NICK EICHER, HOST: It’s Friday the 24th of April, 2020. Glad to have you along for today’s edition of The World and Everything in It. Good morning, I’m Nick Eicher.
MEGAN BASHAM, HOST: And I’m Megan Basham. We’re switching our Friday recipe here a bit, and we’ll start with a film review that will help set up Culture Friday, which will follow.
So first up, a conservative icon gets the Hollywood treatment.
You know, it’s a curious thing about casting a dynamic performer to play a larger-than-life personality. Even if the portrayal is meant to be unflattering, it can still create a powerful lure. That’s the case with Oscar-winner Cate Blanchett playing Phyllis Schlafly in the hit FX drama, Mrs. America.
CLIP: If it makes it through the Senate the insurance industry will be the least of the casualties. The left will demand taxpayer-funded abortions, state-run daycare centers, women in foxholes. Sounds a lot like the Kremlin’s agenda. The problem is everyone from Kennedy to Wallace seems to be for it and there’s no organized opposition. Well, nobody wants to vote against an amendment that has the words “equal rights” in the title. Which is exactly why they put it in the title. Which is exactly why we keep losing to them.
Rated TV-MA for language, the show, which is also streaming on Hulu, currently ranks as one of Rotten Tomatoes most popular and best-reviewed. It follows the rise of the Equal Rights Amendment and its eventual defeat thanks to Schlafly and her army of homemakers.
The show depicts feminists like Bella Abzug and Betty Friedan as fiery, intellectual, and even glamorous in their crusade. Rose Byrne as Gloria Steinem is especially attractive, boasting the willowy loveliness of a Hollywood starlet.
Steinem shuns positions of power. She cares more about the cause than raising her personal profile. And makes time in her busy schedule to listen as a young fan talk about her shame over having an abortion. Most especially, Steinem resists capitalizing on her good looks, even for the sake of the movement.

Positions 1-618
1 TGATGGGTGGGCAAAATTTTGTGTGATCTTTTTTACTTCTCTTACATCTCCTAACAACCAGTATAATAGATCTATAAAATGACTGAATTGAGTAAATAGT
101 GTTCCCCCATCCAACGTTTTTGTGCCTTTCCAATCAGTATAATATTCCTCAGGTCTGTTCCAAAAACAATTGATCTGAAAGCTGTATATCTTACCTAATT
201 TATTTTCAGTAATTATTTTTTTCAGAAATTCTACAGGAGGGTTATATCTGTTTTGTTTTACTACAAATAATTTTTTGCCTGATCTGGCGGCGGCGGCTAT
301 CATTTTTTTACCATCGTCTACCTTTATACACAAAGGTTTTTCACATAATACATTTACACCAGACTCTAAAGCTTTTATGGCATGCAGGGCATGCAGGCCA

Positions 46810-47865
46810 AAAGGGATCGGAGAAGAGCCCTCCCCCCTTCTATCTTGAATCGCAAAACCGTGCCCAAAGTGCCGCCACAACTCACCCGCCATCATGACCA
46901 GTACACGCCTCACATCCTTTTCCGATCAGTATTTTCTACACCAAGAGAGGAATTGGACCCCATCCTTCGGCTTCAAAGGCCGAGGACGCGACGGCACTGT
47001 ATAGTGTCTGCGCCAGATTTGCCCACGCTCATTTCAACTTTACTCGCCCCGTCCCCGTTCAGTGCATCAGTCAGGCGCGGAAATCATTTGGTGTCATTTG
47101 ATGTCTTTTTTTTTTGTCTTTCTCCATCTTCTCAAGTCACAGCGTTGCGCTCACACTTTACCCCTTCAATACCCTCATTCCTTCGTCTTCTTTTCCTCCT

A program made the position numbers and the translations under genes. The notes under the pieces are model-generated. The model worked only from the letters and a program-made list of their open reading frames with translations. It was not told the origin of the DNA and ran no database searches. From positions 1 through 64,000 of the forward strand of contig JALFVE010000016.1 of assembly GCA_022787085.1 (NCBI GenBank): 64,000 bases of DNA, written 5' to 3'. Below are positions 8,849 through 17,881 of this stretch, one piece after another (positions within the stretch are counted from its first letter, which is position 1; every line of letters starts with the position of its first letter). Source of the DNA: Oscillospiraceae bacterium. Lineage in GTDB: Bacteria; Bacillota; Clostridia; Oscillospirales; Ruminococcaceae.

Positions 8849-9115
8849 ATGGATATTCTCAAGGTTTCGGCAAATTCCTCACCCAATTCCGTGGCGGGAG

CLIP: The candidate’s recognized that we’re a real political force. Even McGovern’s agreed to sit down with us. But we need a face. A pretty face. … I don’t want people listening to me just because I have a pretty face. I would love it if people would listen to me because I have a pretty face. Then I wouldn’t have to shout. Who cares why they’re listening. They’re listening.
It’s a little hard to square this self-effacing depiction with the real Steinem who’s rarely slow to attach herself to news stories.
Schlafly, by contrast, gamely slaps on a bikini for a fashion show fundraiser. She rules her organization, which she at one point tries to name after herself, with a perfectly manicured iron fist. And she sweeps aside any upstart housewife who might try to usurp her position. Ambitious and grasping, she callously jokes about feminism as the refuge of spinsters within earshot of her unmarried middle-aged sister, then ignores her wide eyes of pain.